D. M. Armstrong is an eminent Australian philosopher whose work over many years has dealt with such subjects as: the nature of possibility, concepts of the particular and the general, causes and laws of nature, and the nature of human consciousness. This collection of essays explores the many facets of Armstrong's work, concentrating on his more recent interests. There are four sections to the book: possibility and identity, universals, laws and causality, and philosophy of mind. The contributors comprise an international group of philosophers from the United States, England and Australia. An interesting feature of the volume is that Armstrong himself has written responses to each of the essays. There is also a complete bibliography of Armstrong's writings.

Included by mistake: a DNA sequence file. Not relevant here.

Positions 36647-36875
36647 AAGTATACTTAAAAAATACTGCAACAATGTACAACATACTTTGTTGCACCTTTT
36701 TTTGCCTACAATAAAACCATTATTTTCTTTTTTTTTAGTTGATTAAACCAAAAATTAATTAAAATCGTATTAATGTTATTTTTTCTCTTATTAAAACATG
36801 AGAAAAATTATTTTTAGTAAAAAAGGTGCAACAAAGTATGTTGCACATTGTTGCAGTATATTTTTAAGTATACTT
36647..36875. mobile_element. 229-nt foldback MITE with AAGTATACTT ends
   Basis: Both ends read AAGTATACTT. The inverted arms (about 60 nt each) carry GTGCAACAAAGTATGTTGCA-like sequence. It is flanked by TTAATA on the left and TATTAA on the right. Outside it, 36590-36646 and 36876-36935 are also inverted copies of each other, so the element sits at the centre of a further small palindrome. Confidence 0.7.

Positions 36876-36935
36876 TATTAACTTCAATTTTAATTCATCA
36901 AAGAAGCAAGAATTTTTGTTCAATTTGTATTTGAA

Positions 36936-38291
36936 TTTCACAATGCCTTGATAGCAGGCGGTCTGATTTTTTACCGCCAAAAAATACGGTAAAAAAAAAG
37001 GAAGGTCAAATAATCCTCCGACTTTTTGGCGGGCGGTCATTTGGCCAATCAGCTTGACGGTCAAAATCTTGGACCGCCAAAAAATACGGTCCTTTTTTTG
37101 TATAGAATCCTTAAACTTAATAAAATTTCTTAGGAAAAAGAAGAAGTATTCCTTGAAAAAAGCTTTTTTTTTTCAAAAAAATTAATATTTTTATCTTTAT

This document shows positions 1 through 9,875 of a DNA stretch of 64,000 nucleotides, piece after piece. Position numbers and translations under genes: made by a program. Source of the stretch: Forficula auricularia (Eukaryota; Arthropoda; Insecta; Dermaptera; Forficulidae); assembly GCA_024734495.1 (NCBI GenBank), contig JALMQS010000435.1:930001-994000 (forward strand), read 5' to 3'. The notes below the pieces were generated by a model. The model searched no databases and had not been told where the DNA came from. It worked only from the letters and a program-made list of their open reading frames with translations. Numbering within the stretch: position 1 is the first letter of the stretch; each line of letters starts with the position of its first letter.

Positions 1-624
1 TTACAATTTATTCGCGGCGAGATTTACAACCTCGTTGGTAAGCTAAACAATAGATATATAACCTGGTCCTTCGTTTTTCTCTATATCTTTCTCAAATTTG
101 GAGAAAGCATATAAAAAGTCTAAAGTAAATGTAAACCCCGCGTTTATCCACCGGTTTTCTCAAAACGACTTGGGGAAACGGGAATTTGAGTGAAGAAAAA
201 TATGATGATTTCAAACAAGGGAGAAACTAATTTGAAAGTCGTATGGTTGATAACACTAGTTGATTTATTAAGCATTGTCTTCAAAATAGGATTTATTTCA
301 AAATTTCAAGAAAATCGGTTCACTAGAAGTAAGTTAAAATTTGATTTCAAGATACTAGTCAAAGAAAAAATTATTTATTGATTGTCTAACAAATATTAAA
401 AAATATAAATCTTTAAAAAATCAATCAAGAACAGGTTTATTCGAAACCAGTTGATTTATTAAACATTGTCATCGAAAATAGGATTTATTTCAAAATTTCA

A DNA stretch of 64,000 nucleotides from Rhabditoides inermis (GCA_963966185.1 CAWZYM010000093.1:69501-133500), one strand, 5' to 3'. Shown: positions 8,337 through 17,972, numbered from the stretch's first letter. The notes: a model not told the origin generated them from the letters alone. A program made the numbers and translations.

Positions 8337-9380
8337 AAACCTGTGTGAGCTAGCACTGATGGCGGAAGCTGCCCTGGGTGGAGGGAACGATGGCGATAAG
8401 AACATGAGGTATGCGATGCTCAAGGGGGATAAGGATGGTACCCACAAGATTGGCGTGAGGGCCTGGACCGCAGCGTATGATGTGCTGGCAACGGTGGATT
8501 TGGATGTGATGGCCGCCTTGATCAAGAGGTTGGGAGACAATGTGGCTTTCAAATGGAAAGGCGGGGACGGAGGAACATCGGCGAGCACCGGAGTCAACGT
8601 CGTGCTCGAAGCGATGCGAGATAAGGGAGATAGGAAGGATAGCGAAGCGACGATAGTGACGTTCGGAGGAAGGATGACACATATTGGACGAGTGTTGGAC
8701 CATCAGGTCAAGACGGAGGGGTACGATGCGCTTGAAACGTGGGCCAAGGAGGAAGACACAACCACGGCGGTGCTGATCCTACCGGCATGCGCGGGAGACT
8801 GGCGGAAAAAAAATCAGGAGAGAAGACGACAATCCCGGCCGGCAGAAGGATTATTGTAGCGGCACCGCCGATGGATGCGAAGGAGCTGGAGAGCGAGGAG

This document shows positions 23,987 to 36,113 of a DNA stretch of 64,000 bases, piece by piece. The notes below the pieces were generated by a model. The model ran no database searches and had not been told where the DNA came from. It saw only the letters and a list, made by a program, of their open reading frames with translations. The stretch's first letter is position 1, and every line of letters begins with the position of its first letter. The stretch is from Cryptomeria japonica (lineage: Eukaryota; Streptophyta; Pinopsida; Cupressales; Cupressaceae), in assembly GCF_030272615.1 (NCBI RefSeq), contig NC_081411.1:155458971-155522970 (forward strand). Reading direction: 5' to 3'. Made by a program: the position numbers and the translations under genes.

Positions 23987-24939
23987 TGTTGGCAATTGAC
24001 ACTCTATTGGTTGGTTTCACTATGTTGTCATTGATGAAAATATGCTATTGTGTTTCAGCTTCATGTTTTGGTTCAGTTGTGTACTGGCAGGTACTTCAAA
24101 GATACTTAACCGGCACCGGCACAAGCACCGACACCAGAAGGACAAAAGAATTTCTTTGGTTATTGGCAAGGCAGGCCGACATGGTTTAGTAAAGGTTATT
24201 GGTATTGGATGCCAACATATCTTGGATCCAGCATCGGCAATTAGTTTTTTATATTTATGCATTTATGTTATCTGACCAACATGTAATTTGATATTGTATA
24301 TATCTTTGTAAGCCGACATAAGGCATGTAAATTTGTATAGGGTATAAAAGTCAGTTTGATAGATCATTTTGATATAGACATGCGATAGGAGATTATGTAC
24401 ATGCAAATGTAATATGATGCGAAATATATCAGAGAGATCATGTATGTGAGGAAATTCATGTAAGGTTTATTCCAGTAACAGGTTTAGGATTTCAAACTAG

Preface; Part I. Possibility and Identity: 1. Armstrong's new combinatorialist theory of modality William G. Lycan; 2. Many, but almost one David Lewis; Part II. The Theory of Universals: 3. Just like quarks? the status of repeatables Peter Forrest; 4. Sets are haecceities John Biglow; 5. Properties and predicates D. H. Mellor; Part III. Causality and Laws of Nature: 6. Are causal laws contingent? Evan Fales; 7. Laws of nature as a species of regularities J. J. C. Smart; 8. Power for realists C. B. Martin; 9. Laws of nature, modality and humean supervenience Peter Menzies; Part IV. Consciousness and Secondary Qualities: 10. Block's challenge Frank Jackson; 11. David Armstrong and realism about colour Keith Campbell; Bibliography of the works of D. M. Armstrong; Index.